Never mind their remote geographies, highish labor costs and turbulent airline histories. Today, Australia and New Zealand are both great places to run an airline. One big reason: strong demand for flights between the two nations.
The trans-Tasman market connecting Australia with New Zealand happens to be one of the most competitive markets in the world. Currently, eight different airlines serve it, five of them based outside the region, exercising liberal fifth-freedom rights. For context, a flight between Sydney and Auckland, the busiest trans-Tasman route, is roughly the same distance as a New York-Dallas or Paris-Athens flight.
In the 12 months to August 2018, according to Australian government data, 7.1m passengers flew between Australia and New Zealand. That was up just 1% from the same period a year earlier, and just 3% from two years earlier. Sounds like a sleepy story. Yet it’s anything but.
The sluggish traffic growth belies a surge in major market developments, including much faster growth among just the Big Three players in the market. Who are the players in the market? Start with the five outsiders: Emirates, LATAM, Taiwan’s China Airlines, Singapore Airlines and AirAsia X. All operate trans-Tasman flights as extensions of service to either Australia or New Zealand. LATAM, for example, flies from Santiago to Melbourne and then onward to Auckland. Philippine Airlines and Aerolineas Argentinas once had similar trans-Tasman tag flights.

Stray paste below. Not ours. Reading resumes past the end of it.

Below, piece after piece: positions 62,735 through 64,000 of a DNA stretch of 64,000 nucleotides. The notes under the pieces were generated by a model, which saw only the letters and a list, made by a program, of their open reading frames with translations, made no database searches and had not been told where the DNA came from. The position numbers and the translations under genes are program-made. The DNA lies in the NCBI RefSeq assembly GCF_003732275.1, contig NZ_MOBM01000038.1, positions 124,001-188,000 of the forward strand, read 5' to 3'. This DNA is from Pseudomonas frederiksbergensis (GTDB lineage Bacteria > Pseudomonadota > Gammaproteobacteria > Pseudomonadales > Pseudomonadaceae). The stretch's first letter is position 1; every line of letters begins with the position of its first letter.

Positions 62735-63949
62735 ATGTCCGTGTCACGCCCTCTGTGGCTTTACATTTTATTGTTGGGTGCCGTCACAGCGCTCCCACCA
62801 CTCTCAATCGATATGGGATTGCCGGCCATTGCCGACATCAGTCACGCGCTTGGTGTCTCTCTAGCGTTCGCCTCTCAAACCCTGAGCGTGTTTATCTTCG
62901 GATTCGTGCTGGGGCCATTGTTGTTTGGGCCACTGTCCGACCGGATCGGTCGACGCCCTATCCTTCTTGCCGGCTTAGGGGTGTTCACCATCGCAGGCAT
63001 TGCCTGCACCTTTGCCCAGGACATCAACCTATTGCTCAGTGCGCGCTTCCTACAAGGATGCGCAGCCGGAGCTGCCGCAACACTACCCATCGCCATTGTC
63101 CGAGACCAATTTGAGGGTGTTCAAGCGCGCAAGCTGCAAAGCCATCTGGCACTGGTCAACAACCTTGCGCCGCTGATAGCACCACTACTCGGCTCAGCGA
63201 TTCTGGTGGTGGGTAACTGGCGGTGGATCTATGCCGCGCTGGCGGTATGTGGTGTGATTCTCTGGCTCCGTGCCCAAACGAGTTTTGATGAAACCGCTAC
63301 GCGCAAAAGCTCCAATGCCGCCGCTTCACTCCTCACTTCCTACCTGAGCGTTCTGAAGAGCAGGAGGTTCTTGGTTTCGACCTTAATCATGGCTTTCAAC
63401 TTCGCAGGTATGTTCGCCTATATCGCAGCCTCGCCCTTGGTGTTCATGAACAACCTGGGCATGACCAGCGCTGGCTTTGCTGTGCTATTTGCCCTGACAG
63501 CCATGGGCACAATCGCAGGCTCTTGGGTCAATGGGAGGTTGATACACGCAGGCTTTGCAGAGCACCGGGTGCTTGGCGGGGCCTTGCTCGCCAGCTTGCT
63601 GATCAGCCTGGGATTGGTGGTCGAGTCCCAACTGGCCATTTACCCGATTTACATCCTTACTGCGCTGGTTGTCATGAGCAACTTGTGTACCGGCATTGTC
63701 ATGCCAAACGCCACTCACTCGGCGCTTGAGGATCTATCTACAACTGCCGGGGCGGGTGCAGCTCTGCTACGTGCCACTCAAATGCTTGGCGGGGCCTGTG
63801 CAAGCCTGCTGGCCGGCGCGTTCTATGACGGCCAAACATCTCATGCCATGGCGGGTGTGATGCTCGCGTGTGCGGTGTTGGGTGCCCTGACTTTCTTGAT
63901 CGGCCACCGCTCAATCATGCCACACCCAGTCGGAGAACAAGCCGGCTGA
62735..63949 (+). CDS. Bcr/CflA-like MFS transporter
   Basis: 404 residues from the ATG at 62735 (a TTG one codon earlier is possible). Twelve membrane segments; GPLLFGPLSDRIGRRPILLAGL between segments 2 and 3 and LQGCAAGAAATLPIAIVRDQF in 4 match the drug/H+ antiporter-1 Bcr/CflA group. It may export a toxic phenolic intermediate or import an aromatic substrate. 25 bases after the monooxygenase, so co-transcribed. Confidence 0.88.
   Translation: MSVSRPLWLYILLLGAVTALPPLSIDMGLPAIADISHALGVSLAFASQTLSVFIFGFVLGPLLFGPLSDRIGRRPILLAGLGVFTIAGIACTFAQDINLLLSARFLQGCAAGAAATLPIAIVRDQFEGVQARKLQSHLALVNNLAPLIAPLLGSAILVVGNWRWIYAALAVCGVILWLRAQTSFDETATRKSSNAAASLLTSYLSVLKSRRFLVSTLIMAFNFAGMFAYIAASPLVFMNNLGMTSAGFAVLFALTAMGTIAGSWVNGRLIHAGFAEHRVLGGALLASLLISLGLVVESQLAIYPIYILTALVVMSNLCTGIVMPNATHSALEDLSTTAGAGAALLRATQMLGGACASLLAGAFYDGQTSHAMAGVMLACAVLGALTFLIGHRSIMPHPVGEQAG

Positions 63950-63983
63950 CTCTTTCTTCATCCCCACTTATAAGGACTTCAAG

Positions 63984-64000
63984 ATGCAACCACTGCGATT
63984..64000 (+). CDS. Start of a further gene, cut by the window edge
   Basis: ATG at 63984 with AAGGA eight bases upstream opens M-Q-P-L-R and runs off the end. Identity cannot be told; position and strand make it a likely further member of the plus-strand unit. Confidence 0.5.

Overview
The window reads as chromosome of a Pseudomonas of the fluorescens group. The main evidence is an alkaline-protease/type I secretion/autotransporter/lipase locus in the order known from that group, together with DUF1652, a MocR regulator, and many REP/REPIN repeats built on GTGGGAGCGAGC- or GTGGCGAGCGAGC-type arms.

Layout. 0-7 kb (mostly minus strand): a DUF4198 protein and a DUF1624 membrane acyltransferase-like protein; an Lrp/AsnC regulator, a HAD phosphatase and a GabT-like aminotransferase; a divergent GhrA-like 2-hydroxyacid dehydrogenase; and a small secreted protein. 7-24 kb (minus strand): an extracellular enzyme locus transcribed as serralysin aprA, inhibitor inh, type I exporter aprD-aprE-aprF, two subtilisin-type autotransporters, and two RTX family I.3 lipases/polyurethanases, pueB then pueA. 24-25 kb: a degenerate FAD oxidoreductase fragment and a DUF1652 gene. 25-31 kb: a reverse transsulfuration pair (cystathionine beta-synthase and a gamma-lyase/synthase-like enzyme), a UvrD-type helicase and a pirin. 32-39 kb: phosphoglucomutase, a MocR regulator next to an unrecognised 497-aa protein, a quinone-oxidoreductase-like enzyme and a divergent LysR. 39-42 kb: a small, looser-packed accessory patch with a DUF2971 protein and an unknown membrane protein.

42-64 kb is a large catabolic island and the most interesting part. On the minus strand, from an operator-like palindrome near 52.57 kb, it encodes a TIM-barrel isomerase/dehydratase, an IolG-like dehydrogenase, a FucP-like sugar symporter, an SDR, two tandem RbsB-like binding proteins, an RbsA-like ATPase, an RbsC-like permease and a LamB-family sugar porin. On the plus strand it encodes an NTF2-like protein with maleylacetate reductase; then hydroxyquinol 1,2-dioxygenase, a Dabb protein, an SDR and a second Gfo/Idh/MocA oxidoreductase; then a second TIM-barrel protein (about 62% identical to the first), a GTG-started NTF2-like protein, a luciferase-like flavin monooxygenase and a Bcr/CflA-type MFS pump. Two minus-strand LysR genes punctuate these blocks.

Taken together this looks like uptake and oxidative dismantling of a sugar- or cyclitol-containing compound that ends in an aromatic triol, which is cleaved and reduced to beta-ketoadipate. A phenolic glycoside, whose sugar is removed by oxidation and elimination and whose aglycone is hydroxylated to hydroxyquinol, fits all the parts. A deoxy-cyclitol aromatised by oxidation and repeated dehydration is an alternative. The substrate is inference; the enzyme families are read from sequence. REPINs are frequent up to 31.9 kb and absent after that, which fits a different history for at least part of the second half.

The key story regarding the trans-Tasman outsiders is their diminishing presence. AirAsia X, for one, will exit the market entirely with the suspension of its Gold Coast-Auckland flights in February. Much more significantly, Emirates exited the Auckland-Melbourne and Auckland-Brisbane routes earlier this year, leaving it with just one trans-Tasman route: Auckland-Sydney—it served all three routes with giant A380s. LATAM still serves Auckland-Sydney. China Airlines still serves Auckland-Brisbane. And Singapore Airlines now serves Wellington-Melbourne, having shifted from Wellington-Canberra. But with the big Emirates cuts, plus AirAsia X’s looming exit, trans-Tasman seat capacity by the five outsiders will be down 44% y/y next quarter, according to an Airline Weekly analysis of Diio Mi schedule…
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